There are different models to mental health offering a different explanations, approaches and interventions. The Diseased/Medical/Biological model has the belief that mental abnormalities are caused by biochemical, physiological or genetic causes, and therefore, treatment is through medical procedures such as drug therapy, ECT or brain surgery. Genetics studiessuggest that mental health problems are inherited from parents and there is evidence to support this. Neuroimaging states that structural changes in the brain can cause mental illness. In various mental illnesses, volumetric changes, reduction in cortical volume and ventricular atrophy can be seen in the brain and this may well contribute to the cause of the problem.
The report, emphasises that carers knowledge is a vital source of information and that nurses need to listen to what they have to say in order to provide optimum care. A community learning disability nurse in the UK, Phillips (2012) discussed how they rely on carers to support them, by asking them to fill out a patient-centred assessment on the person's needs and preferences in order to plan appropriate care. Although this study only discusses how they care for people with intellectual disabilities in their service, it successfully explains how when everyone supports each other, patients tend to have more
This assessment is done due to the hazards that are faced by the caregiver and the essential role of providing care to the patients. The assessment evaluates quality care that is being provided by the caregiver and suggests ways of improving it. The healthcare delivery model also addresses various ways to counter the hazards and best quality care since it involves and affects both the patient and the caregiver together with their families according to the documented twenty-five years of research carried out by
(11) Knowledge about the negative attitudes towards mentally ill and psychiatry will be the major contributor to provide better mental health policies, treatment methods and training programmes for the medical students. present study aimed to observe the impact of clinical trainingof medical students towards psychiatric disorders.
Mental illness is becoming more and more prevalent in today’s society and learning more about it can benefit both people who struggle with it and those who do not. “Mental illnesses are health conditions involving changes in thinking, emotion or behavior (or a combination of these)” (What is Mental Illness). The subject of mental illness is nothing new, in fact it has been around for centuries. The first public understanding of what mental illness was and how to treat it came about when a man named Hippocrates, a pioneer in treating mentally ill patients, began to use techniques not rooted in any religious or superstitious beliefs, but rather in changing the environment and occupation of the patient (Early). Any mental illness recorded before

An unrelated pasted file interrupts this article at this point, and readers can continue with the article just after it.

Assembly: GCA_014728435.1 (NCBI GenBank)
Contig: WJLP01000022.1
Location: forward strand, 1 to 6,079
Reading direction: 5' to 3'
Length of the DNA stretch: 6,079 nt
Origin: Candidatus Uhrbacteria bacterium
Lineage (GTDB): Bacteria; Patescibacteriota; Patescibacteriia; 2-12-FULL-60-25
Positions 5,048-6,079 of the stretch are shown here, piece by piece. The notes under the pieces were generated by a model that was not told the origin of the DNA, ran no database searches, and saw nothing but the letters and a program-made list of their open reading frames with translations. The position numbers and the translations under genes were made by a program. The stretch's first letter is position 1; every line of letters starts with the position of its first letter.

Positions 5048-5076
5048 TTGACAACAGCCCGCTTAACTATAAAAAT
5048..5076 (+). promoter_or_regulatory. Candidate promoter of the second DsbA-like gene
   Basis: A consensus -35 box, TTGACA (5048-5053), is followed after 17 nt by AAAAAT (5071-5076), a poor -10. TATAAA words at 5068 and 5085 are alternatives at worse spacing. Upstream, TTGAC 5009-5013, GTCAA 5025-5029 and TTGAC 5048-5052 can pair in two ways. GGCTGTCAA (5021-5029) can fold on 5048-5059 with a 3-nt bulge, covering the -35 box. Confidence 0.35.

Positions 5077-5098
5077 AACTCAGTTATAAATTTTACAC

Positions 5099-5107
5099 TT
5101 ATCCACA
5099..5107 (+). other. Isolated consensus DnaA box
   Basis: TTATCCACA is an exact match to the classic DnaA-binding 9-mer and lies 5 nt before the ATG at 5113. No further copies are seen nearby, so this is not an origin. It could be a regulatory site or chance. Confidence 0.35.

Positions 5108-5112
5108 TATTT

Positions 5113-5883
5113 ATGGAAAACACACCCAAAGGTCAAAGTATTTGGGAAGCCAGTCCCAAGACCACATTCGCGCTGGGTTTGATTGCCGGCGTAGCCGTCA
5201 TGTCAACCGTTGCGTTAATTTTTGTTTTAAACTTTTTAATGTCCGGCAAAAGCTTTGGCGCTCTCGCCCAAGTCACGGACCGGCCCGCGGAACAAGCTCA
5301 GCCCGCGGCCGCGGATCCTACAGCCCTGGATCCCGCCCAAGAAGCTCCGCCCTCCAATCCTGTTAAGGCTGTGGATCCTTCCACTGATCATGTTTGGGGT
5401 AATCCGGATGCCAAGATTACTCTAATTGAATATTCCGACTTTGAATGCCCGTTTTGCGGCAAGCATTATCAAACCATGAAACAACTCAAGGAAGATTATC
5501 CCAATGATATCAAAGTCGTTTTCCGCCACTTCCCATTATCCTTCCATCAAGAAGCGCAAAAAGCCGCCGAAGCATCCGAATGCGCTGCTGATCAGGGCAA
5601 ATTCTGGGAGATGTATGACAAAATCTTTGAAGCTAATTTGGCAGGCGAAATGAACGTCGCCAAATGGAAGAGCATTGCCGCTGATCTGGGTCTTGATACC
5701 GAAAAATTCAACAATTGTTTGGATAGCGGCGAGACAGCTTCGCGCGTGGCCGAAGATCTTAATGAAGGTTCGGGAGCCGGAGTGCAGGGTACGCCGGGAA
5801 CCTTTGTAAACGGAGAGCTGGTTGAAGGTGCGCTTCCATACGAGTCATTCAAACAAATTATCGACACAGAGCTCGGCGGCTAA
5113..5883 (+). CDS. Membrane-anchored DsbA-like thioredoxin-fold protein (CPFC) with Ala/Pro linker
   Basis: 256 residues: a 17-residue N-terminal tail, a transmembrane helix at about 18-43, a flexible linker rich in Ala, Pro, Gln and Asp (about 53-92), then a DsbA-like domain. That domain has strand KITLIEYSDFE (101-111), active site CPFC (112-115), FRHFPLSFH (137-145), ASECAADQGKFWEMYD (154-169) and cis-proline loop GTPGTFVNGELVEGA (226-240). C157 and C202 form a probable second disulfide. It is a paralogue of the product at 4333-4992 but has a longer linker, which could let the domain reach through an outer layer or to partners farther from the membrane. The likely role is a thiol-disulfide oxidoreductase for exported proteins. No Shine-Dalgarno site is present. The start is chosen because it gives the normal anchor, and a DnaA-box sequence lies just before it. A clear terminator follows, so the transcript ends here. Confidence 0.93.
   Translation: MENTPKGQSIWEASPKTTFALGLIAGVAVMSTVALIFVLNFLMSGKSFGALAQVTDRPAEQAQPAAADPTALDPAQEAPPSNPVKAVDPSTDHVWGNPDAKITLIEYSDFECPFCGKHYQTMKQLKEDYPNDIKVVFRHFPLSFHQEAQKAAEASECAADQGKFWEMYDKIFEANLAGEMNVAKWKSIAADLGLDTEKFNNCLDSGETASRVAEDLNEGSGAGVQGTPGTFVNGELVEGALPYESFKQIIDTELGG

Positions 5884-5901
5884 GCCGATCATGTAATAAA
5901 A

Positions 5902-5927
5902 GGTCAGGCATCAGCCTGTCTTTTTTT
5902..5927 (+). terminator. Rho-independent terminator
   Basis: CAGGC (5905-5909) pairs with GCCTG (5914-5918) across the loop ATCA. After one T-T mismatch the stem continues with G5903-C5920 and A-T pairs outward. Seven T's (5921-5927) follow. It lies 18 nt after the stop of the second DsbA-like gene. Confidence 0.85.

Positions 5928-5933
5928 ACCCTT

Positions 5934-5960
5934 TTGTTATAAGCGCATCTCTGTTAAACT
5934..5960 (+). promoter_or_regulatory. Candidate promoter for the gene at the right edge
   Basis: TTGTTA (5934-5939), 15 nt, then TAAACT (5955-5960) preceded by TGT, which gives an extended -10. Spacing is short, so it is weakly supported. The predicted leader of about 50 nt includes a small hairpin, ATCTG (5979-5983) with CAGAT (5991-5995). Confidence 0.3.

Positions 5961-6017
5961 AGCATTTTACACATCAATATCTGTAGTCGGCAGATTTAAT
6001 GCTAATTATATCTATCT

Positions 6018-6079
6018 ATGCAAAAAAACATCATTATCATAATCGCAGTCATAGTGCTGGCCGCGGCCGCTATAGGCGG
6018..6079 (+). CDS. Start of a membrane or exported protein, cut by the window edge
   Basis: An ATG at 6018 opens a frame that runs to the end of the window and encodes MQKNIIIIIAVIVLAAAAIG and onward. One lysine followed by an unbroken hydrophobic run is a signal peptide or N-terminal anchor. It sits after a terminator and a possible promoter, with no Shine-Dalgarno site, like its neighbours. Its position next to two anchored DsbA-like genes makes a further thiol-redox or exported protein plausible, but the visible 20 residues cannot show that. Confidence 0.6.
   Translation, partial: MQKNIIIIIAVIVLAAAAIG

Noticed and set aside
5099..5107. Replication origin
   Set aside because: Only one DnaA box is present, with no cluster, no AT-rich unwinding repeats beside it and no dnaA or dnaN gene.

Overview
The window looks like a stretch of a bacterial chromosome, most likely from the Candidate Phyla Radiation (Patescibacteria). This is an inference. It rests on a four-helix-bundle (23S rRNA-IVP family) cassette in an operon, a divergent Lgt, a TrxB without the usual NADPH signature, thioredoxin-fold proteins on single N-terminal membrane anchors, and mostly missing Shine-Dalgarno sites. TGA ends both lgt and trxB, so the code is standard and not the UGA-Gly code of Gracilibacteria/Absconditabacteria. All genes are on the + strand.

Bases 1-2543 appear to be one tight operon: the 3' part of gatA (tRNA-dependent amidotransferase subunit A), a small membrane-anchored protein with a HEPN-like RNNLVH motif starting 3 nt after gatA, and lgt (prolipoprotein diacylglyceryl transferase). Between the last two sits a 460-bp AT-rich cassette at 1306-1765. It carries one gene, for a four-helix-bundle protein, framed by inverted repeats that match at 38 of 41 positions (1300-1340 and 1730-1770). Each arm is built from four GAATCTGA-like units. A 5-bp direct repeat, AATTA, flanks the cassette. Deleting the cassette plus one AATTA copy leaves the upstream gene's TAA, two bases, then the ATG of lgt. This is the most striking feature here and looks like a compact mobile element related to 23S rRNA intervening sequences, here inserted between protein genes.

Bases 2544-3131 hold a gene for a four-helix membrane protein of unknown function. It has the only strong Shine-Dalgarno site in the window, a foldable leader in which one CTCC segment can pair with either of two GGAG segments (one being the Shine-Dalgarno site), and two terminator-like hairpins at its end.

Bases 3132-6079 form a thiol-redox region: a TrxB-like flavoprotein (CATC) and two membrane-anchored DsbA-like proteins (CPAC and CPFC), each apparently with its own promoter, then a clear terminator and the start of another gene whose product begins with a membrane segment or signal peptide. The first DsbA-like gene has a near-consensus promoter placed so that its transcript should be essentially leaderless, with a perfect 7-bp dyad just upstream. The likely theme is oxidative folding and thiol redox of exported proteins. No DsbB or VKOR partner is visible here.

Mental Illness Shouldn't Be Disregarded "The only shameful thing about mental illness is the stigma attached to it". Only 25% of people with mental health issues feel that people are caring and sympathetic towards their struggles, according to the Centers for Disease Control and Prevention (CDC). There are a wide variety of "mental illnesses" which can all affect a person in different ways, some issues can compound things and lead to feelings that the only option is to lash out at the world and make them feel the pain they feel inside, i.e. school shootings and homicides. While others feel the need to lash out on themselves instead.
Most of the information that public have about mental illnesses comes from print and electronic media. Thus, it is important to understand the manner in which media depicts mental health. Thus, media can be used to spread 'Mental Health Literacy' by increased and appropriate coverage of mental issues and concerns. Mental health literacy can help people identify the
4.3 Community Stigma around People with Mental Illness in Akure From the responses obtained from the study participants, the stigma towards people with mental illnesses is defines as real (Angermeyer & Dietrich, 2006, 169); however, the degree of stigmatization is determined by the level of knowledge and awareness among the respondents. For instance, the medical personnel show a high level of understanding and positive attitude towards the mentally ill people. Out of the medical personnel 10 respondents, 8 of them had a positive attitude towards these people which represents an 80% of the positive perception among the medical staff. The perception and attitude varied among the respondents. The respondents from the general public depicted a